How can we isolate suspicious processes in Windows and not destroy the OS? How can we create a reliable and Windows-compatible sandbox without hardware virtualization and kernel function hooking, but with the use of documented default OS security mechanisms? In this article we will be discussing the most common problems faced by sandbox developers (and, as a result, consumers). And of course we will also offer our own solutions.
At first sight, Android seems a rather simple operating system; however, it contains a lot of hidden functions and settings (especially in the latest versions) which can make your life much easier. So, before you hurry to get root rights and install tons of software on your smartphone, you should learn about this functionality.
Until recently, based on the results of surveys and personal experience, I had the impression that users believe that the value of data stored on a device greatly exceeds the cost of the device itself. Why until recently? Well, the current US dollar exchange rate means that I haven't seen such surveys among new iPhone users :).
Everyday, new vulnerabilities are discovered in mobile devices that can be exploited by intruders. They can send an SMS to a pay-per-call number, they can collect and sell a large database of contact details, and they can also compromise a specific individual. Successful exploitation of a vulnerability requires that a whole range of conditions are met. There is another way, however! Provide the user with a really useful application (a game with birds), whose manifest contains a list of device information that we are interested in. In this article, we will look at ways of obtaining and saving important information from an Android device.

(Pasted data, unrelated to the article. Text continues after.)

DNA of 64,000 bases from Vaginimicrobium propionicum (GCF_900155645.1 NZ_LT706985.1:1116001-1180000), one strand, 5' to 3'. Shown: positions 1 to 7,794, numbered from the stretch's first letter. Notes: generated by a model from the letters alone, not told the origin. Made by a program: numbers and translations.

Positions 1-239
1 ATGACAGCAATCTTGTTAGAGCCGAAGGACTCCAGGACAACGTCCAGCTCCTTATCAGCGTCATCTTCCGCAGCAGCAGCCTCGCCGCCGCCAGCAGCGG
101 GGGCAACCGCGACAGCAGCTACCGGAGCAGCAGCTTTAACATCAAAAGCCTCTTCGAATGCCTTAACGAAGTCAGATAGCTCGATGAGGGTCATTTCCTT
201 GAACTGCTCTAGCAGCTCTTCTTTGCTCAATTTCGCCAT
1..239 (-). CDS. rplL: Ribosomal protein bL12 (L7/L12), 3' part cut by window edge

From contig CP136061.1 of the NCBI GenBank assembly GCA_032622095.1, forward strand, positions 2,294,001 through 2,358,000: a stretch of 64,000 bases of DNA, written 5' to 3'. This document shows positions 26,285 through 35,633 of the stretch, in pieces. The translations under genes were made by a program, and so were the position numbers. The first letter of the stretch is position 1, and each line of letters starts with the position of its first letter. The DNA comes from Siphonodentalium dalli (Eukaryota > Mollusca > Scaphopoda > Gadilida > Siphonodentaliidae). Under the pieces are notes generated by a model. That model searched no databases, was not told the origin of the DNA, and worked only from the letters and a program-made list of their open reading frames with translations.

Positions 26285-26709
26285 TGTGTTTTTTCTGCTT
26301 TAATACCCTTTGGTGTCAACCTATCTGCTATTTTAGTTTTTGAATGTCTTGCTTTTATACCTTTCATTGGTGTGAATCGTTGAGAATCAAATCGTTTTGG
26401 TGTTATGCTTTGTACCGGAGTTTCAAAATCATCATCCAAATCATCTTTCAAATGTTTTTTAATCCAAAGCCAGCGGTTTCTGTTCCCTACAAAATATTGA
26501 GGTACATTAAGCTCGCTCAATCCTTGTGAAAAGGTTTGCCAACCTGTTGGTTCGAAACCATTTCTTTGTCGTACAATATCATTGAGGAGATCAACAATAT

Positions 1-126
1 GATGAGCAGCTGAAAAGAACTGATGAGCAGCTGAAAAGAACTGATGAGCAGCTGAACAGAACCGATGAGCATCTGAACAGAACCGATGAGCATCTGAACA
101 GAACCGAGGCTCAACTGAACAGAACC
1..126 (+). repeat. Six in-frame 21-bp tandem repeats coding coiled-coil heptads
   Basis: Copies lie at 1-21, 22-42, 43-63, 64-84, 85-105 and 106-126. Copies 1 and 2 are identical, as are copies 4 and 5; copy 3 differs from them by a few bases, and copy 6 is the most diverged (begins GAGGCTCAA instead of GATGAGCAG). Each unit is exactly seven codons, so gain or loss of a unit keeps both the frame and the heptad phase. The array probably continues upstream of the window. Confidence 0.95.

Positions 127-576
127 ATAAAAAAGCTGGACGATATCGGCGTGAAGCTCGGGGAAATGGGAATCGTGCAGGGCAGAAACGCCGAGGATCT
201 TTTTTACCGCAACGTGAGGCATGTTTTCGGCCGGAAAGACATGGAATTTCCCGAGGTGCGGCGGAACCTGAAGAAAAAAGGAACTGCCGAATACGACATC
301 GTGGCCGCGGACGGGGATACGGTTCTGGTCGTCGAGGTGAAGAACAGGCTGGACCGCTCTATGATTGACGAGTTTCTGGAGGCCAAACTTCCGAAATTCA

Active Directory is a phenomenon that comes about quite often during the security testing of large companies. It is all too common to come across not a single domain in a single forest, but rather a more interesting structure with more branches. So today we are going to focus on how to perform reconnaissance and study forest structures. We will also look at possibilities for increasing privileges. Then we will conclude by compromising an enterprise's entire forest!
According to cvedetails.com, more than 1,305 vulnerabilities have been found in the Linux core since 1999. Sixty-eight of these were in 2015. Most of them don't cause many problems (they are marked as Local and Low), and some may cause problems only if they are attached to certain applications or OS settings. In reality these numbers are not that big, but the core is not the entire OS. There are also vulnerabilities found in GNU Coreutils, Binutils, glibs and, of course, user applications. Let's take a look at the most interesting of the bunch.
The phrase "hacking utilities" has gradually come to acquire a negative meaning. Antivirus software teams curse them out, and users look down on them, placing them on a par with potential threats. But one can perform an audit and other relatively significant tasks simply from the browser, if it is prepared properly. In this article we take a look at the respective add-ons to Chrome, but one can find similar additions for Firefox as well.